Stroke (summary)

Dr Dan J Bell and Dr Derek Smith et al.
This is a basic article for medical students and other non-radiologists

Stroke is a clinical diagnosis where an acute neurological deficit follows a cerebrovascular insult. There are two main groups of stroke: ischaemic (>80%) or haemorrhagic (<20%) 1.

Reference article

This is a summary article; read more in our article on stroke.

  • anatomy
  • epidemiology
    • common
    • leading cause of disability
    • third highest cause of mortality in the UK 2,3
  • presentation
    • sudden neurological deficit
    • manifest symptoms depend on the vascular territories involved
    • time of onset is important when considering treatment
  • pathophysiology
    • brain parenchyma is deprived of blood flow and therefore oxygen
    • ischaemic
      • arteries occluded by thrombus or embolus
      • temporary loss of blood flow may occur (TIA)
    • cell death results in oedema and swelling
  • investigation
    • non-contrast CT head in the first instance
      • exclude haemorrhage or other cause
      • may show hyperdense vessel or evidence of infarction
    • CT angiography
      • some centres use this to identify blockages and assess collaterals when planning clot retrieval
    • MRI
      • less commonly used for acute events, but good for identifying infarcts (especially using DWI sequences)
    • ultrasound
      • carotid Doppler ultrasound in the peri-stroke period to select patients who may benefit from endarterectomy
  • treatment
    • thrombolysis or thrombectomy
      • ischaemic strokes <4.5 hours old
      • depends on the local protocol
      • should be discussed with an acute stroke service
    • stroke patients should be managed in a stroke centre
    • oral antiplatelet therapy
    • medical management of hypertension and risk factor reduction
  • role of imaging
    • is there evidence of stroke?
    • what is the distribution and severity of the stroke?
    • is there haemorrhagic transformation?
    • is a cause visible, e.g. in situ thrombus?
    • are there contraindications to IV thrombolysis?
    • are there indications for clot-retrieval?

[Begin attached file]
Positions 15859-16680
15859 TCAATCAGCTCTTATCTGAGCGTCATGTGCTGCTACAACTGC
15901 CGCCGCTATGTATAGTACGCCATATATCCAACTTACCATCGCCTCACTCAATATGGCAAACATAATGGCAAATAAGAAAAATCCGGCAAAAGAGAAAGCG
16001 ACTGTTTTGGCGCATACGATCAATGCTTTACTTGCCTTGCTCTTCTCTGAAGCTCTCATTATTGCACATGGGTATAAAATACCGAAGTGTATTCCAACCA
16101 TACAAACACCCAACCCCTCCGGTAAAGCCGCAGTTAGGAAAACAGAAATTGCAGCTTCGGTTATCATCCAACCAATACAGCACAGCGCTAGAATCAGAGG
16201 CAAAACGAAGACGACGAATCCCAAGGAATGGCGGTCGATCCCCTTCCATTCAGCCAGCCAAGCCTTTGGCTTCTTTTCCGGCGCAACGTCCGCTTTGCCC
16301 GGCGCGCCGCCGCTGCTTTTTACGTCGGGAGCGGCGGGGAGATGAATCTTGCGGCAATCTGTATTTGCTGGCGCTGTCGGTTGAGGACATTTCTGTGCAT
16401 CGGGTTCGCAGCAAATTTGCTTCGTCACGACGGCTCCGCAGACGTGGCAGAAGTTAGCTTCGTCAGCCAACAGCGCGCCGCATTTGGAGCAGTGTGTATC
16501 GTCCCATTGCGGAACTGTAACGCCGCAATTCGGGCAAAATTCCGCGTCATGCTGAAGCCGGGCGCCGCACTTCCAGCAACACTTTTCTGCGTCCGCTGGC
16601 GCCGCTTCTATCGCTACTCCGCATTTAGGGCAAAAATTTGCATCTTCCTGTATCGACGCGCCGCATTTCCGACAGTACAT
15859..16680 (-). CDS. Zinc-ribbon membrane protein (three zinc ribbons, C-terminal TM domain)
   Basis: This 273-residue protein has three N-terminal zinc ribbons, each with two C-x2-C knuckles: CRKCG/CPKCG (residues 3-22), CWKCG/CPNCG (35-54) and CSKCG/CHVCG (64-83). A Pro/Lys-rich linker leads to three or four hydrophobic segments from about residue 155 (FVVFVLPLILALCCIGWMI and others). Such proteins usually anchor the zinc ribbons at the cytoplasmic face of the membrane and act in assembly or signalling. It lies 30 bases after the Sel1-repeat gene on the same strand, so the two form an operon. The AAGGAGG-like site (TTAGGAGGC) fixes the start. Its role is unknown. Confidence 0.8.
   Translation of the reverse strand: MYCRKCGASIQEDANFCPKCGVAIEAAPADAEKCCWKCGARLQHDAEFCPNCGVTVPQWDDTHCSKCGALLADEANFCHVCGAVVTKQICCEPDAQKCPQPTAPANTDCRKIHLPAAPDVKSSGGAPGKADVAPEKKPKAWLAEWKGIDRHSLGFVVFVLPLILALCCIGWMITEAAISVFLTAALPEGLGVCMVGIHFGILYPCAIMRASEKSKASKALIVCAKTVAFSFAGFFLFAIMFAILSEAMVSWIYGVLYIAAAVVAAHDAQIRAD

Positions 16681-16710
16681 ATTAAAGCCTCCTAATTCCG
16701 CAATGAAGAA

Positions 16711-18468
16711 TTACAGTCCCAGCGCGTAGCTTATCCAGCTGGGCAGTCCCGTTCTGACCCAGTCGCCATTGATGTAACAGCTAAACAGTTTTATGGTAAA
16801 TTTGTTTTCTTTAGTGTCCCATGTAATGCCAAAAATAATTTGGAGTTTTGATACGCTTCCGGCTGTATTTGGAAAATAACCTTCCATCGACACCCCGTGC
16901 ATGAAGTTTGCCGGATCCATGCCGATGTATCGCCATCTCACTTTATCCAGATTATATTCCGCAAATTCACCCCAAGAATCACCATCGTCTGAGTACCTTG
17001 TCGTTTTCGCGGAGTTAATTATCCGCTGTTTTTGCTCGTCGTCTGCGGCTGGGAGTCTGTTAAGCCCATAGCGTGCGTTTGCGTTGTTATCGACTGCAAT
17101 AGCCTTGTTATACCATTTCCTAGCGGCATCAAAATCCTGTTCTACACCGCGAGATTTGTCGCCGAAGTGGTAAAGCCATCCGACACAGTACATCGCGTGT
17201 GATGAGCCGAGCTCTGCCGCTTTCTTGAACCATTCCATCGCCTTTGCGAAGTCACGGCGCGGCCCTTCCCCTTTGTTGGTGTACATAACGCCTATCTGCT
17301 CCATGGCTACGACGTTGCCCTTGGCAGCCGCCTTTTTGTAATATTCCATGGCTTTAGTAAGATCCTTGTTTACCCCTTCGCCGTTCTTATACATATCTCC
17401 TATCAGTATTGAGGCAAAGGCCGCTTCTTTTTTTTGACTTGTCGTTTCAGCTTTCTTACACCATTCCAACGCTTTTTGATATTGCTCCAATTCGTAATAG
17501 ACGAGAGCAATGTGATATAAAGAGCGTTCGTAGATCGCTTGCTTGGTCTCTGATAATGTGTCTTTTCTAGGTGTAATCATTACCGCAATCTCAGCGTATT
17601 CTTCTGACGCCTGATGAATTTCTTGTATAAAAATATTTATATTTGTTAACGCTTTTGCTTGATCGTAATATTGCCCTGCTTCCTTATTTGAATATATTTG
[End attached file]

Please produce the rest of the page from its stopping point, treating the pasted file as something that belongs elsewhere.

• is there significant carotid stenosis?
  • radiographic features
    • CT
      • parenchymal infarction may not be visible in the acute setting
      • with time, cytotoxic oedema causes reduced density on CT
      • clot within a vessel may be seen as hyperdensity
      • acute haemorrhage will appear dense
    • MRI
      • the most important sequence is the DWI (diffusion sequence)
      • diffusion restriction in this context is highly sensitive for ischaemia
    • angiography (CTA/MRA/DSA)
      • assessment of arterial supply to confirm whether a clot is present
    • perfusion (CT/MRI)
      • assessment of ischaemic/infarcted areas
      • ischaemia may be reversible
    • carotid Doppler
      • not in the acute setting but usually within two weeks following onset
      • assessment of the neck vessels looking for carotid stenosis
      • if >70% stenosis on affected side, surgery may be offered
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Article information

rID: 34332
Synonyms or Alternate Spellings:
  • Ischaemic stroke (summary)
  • Haemorrhagic stroke (summary)
  • Ischemic stroke (summary)
  • Hemorrhagic stroke (summary)

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Cases and figures

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    Figure 1: diagram of cerebral vascular territories
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    Case 1: loss of grey/white differentiation (left MCA)
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    Case 1: some hours later - hypodensity (left MCA)
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    Case 1: after one day - high signal DWI (left MCA)
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    Case 1: follow-up, gliosis (left MCA)
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    Case 2: left basal ganglia haemorrhage, likely hypertensive
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    Case 3: hypodensity in left PCA territory (ischaemic stroke)
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    Case 4: hyperdense right MCA
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    Case 4: follow up, infarcted right MCA territory
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